• Casper Østergaard Sørensen
2. Term (Master), Media Studies (Minor subject) (Elective Study or Minor Subject)
Multiplayer video games as a medium have introduced social play in entirely new dimensions. Distinct from other media, such as movies where interaction between participants is limited, the social interaction afforded in video games serve as reflections of behavior and socialization, so when reports by ESA in 2021 defined the American gaming population as 55% male and 45% female, showing an increasing number of women playing video games as time passes, one would assume that the demographic is accurately represented. Yet, in the decade that Counter-Strike: Global Offensive has had an active esports scene, the scene has yet to see a woman play at a major tournament. On the English broadcast for those majors, the highest ratio of female-to-male representation was three women to thirteen men, with the men taking up all analytical roles. This study claims these patterns such as these are not coincidences, but results of a toxic culture that the study investigates through female perception in online spaces. Video games and the surrounding culture are viewed through angles of cultural analysis. Through this, we find that there is both a notion of video game culture being a result of the values of the people who play it, and the notion that the video games being played are cultural artifacts that incite a certain culture of behavior through their (mis)representation.
The study incorporates a number of theories, including Myers and their theory of social contexts of play, used to introduce the concept and different instances of social settings within video games. This serves to lay the foundation for understanding how sexist values are represented on a micro-level through groups and how it further leads to a negative experience and perception of women in game culture. Additionally, cultivation theory and the online disinhibition effect is used in analyzing social perception of female streamers on Twitch as a result of representation. Through the application of cultivation theory, the study investigates the relationship between video game media and sexualization of female characters and voyeuristic perception of female streamers on Twitch, connecting female perception in two spaces, concluding that the two spaces affect each other and help to perpetuate and spread their cultures. Approaching this pattern through the online disinhibition effect indicates that there is a possible connection between the voyeuristic behavior and viewers being virtually invisible, rather than anonymous.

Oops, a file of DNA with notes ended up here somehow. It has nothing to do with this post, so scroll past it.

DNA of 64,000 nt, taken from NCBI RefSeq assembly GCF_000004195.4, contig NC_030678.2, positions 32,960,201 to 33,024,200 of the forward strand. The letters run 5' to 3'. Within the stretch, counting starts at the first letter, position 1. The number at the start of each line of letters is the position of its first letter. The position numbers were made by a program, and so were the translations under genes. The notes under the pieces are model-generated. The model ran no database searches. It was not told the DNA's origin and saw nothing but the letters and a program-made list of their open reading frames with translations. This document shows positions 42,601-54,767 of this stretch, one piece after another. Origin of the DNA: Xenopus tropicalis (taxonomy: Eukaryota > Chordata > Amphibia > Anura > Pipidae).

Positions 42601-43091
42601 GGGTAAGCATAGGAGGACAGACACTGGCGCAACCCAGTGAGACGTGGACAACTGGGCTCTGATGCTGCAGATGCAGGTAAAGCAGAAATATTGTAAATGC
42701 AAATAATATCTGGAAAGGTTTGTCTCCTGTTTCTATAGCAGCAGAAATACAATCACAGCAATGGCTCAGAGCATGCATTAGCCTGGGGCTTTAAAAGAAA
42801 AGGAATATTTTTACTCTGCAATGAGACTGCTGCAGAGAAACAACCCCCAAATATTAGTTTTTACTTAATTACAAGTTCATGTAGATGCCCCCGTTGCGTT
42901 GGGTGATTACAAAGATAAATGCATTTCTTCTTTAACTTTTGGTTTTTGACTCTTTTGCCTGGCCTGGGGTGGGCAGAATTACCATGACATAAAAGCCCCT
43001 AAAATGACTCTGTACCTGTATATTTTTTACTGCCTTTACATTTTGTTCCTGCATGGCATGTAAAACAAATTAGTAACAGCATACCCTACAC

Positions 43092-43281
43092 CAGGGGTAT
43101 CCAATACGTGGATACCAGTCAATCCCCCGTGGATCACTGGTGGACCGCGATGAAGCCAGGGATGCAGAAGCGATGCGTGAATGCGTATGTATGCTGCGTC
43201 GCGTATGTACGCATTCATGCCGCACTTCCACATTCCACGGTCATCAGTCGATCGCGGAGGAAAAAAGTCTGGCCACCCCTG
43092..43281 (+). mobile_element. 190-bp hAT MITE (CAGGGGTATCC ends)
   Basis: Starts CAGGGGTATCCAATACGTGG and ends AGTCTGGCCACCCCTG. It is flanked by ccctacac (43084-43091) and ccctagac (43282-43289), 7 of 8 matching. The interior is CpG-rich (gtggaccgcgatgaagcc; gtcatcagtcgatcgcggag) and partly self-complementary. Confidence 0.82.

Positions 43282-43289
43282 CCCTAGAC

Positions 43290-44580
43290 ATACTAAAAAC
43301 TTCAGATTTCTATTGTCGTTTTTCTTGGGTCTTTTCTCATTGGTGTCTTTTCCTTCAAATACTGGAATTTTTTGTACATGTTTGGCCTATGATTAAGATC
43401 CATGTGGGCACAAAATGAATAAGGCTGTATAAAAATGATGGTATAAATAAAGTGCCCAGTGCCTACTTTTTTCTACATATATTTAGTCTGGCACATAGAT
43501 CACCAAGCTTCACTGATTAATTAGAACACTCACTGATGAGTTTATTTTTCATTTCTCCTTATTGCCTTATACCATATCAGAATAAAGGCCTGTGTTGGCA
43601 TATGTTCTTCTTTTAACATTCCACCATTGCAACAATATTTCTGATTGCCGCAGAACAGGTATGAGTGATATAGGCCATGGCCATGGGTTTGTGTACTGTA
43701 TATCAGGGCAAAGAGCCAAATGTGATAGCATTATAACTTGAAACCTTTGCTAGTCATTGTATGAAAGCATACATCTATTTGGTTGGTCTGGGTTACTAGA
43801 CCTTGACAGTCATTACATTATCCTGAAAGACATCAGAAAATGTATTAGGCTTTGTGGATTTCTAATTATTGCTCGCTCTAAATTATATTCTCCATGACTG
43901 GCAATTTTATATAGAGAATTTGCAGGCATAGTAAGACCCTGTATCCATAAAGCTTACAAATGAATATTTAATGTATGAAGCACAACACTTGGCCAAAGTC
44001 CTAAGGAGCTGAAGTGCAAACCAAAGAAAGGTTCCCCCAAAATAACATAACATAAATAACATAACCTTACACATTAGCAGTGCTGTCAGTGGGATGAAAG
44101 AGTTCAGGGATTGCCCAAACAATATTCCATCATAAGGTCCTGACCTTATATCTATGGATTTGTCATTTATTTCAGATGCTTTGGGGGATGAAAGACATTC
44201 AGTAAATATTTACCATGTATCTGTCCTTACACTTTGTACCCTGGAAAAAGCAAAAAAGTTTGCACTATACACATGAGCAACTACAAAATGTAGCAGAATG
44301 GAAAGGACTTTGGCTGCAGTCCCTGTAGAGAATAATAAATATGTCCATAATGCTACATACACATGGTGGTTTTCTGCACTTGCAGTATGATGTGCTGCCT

In the professional, competitive end of team-based video games, the study approaches cases of initiatives for female visibility and the response from the surrounding community as a framework for understanding the harassment
The study highlights the problematic relationship between misrepresentation and perception before moving onto a discussion of rape culture and sexism in Valorant’s community, where it problematizes the culture as being unwelcome for women despite featuring no sexualization of female characters. Through the sexist discourse retained online by the community, the discussion emphasizes how representation is one step on the ladder, meaning that the culture of sexism is not dissolved by one highly popular video game, but a general shift in the approach to female characters and actors in video game culture.
The study not only elaborates on how video game culture is constituted of online spaces that reflect an underlying sexism, but also how these cultures help to perpetuate their values and reinforce them through closed instances with little opposition.
Publication date31 May 2022
Number of pages47
ID: 471684925